Schoenberg once said of his 12-tone work that someday the milkman would be humming his tunes. We're not there yet, but I think he had an important point.
    I've read through all 25 pages of this. Lots of interesting comments, some getting pretty far afield. I've quoted the above from Thomyum because it is on-topic(!) and the closest to my own opinion on the matter.

    I think classical music did in fact croak about 100 years ago and it was Thomas Edison who done it. Music making in the home used to be a major entertainment option in the 19th century. It could be engaged in daily. People who put some effort into "appreciating" music got more out of it, and they taught their children the way of it. But it took some effort to hear themes, development and so forth. Beginning with Edison we started to get way too many entertainment options. Recordings, movies, radio, television and eventually video games and the internet. Lots of instant gratification with little thought or effort required.

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    . . . . . . . .
    Last edited by Larkenfield; Jul-03-2018 at 00:36.
    Don’t think. Thinking is the enemy of creativity. It’s self-conscious, and anything self-conscious is lousy. You can’t try to do things. You simply must do things. —Ray Bradbury

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    Quote Originally Posted by millionrainbows View Post
    That's because the "ideology" was unconscious; Mozart and Wagner simply reflected and manifest the power-system they were in, without having to think about it as an ideology.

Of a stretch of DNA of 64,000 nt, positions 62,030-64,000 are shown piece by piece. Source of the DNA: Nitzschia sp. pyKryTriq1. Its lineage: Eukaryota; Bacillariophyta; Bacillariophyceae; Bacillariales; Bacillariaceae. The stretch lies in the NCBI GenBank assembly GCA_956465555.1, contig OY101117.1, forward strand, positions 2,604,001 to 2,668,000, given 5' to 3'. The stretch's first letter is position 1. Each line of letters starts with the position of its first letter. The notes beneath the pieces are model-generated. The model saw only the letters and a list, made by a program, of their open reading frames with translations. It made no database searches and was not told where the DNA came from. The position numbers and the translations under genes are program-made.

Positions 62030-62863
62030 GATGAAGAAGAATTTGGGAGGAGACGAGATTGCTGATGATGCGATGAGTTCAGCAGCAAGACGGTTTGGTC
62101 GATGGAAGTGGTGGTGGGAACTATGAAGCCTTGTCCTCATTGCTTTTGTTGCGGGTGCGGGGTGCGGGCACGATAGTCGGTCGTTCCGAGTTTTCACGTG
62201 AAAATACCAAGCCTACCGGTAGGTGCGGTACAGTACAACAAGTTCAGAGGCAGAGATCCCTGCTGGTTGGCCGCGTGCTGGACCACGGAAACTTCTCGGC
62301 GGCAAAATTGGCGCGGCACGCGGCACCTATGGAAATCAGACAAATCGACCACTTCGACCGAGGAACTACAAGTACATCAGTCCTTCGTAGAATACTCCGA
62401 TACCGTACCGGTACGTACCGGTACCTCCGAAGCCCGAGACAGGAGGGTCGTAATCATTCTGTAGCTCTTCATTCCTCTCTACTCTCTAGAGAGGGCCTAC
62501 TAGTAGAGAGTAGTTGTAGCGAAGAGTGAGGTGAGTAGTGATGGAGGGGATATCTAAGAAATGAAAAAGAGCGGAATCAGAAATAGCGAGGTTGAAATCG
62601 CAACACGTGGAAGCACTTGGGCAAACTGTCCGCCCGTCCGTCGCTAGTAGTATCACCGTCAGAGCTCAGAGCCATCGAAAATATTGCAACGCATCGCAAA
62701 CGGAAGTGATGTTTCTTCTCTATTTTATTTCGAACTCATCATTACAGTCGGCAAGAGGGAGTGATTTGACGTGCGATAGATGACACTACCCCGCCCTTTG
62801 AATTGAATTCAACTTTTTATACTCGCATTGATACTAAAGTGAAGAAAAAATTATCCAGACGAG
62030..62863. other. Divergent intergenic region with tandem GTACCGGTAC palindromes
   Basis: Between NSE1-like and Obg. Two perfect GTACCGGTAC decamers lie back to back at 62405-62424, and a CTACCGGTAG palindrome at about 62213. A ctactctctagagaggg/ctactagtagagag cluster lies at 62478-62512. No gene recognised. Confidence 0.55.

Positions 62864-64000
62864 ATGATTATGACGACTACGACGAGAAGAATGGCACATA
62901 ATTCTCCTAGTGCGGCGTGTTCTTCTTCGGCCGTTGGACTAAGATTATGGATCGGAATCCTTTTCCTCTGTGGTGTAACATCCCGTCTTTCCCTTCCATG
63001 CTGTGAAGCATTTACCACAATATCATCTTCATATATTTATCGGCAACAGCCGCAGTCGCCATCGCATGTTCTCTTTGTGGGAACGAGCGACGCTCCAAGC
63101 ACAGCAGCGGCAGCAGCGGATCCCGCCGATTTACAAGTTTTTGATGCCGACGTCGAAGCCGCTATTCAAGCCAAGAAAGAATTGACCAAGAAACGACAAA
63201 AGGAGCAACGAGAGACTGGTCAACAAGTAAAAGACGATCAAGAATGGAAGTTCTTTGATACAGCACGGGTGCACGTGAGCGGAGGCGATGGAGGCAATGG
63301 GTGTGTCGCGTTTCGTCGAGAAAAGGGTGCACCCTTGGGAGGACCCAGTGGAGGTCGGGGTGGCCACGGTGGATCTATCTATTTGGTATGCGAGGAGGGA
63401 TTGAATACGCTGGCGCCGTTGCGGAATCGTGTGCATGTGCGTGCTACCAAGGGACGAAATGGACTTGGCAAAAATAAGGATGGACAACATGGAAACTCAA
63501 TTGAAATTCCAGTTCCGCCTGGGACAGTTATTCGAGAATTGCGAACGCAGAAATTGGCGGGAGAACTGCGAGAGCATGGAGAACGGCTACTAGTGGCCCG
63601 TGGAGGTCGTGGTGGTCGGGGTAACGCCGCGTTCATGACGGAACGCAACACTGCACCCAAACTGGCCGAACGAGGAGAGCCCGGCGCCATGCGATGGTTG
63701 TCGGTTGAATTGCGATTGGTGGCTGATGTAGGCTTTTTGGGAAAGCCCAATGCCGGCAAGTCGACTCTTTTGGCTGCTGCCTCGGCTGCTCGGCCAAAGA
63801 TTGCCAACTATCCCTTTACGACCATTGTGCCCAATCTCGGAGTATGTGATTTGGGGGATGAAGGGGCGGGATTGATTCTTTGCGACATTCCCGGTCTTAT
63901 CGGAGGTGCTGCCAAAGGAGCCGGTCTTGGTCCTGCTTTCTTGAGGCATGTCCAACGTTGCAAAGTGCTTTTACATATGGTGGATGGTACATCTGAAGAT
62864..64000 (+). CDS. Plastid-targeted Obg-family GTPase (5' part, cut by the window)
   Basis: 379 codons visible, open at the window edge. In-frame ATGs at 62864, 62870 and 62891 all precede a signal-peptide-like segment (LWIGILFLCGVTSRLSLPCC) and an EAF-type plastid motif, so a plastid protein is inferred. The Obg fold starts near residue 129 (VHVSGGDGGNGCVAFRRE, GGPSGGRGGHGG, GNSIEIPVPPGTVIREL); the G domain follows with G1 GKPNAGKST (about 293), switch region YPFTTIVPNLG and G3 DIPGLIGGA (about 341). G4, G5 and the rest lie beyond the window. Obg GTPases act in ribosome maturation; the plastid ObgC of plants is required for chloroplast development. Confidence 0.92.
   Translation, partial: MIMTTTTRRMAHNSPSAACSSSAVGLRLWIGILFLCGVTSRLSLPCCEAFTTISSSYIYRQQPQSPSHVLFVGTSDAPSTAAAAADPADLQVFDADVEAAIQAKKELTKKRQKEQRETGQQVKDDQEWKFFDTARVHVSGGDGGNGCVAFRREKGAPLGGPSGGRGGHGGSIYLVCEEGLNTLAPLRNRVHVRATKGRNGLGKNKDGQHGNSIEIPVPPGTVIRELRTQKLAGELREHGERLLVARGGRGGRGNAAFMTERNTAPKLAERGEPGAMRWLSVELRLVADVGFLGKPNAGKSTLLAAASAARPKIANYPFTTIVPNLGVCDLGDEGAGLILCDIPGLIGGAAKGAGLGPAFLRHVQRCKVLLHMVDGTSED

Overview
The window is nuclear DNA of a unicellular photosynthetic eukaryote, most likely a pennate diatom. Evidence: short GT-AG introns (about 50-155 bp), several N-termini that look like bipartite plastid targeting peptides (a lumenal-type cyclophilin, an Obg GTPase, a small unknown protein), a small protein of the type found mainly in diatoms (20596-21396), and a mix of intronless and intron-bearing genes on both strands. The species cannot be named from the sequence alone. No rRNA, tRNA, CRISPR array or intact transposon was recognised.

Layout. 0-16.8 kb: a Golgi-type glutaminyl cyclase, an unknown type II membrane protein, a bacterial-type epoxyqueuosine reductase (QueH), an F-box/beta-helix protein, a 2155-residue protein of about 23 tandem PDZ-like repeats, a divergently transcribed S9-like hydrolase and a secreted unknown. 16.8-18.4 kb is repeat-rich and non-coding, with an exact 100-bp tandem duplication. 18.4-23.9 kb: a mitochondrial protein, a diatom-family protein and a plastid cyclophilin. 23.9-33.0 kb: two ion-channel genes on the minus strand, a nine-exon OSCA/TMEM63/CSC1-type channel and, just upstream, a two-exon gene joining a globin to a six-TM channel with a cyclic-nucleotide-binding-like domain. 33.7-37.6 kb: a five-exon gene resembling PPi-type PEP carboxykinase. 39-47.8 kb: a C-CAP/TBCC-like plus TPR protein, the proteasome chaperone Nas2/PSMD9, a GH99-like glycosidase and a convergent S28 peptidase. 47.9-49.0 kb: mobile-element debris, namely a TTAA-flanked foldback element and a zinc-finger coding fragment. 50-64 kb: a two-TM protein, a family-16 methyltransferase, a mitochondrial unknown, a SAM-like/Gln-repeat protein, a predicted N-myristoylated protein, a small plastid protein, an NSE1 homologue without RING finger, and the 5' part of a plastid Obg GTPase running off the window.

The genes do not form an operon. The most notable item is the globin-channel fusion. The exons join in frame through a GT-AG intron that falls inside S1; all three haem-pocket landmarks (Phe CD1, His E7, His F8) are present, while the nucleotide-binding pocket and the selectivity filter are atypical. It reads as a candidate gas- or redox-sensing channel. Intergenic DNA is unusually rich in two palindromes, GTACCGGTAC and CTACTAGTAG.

Modernism needed to explain itself because it was new and novel. The audiences were so inundated, programmed, and immersed in the conventional experience of music that the new paradigm of modernism needed some explanation.



    Art is not photography. The audience simply could not accept Abstract Expressionism as the new function of art as non-representational.

    So, we "progress" on to Andy Warhol's soup cans, which replaced abstract art. Are you happy now?

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    I believe we cant begin to answer questions or share many opinions before we build a consensual foundation about WHAT IS "CLASSICAL MUSIC".
    Is it a specific body of music works by composers during a specific time period and location? or mabe it is any music based on the theory/stylistic approach those musicians used before? How do we draw the borders about time and place or in use of musical resources in each case?

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    I often say (please, note, with my tongue firmly in my cheek!) that the classical composers stole all the best tunes. By the time the 20th century arrived there was nothing left (especially for the Devil). I taught myself to appreciate Classical music when I was 17 (I joined WRC and simply played the LPs over and over until the music "clicked"). It's not too much of an exaggeration to say in the beginning I couldn't tell Bach from Bartok. I bought only one piece of 20th century music. Once I'd listened to it enough, I remember muttering, "Okay, I can follow it, but I still can't like it." I listened to the radio quite a lot so, once I'd got to the stage of being able to follow anything, I heard more than enough 20th century music to know I would never like it. I rather envy people who do.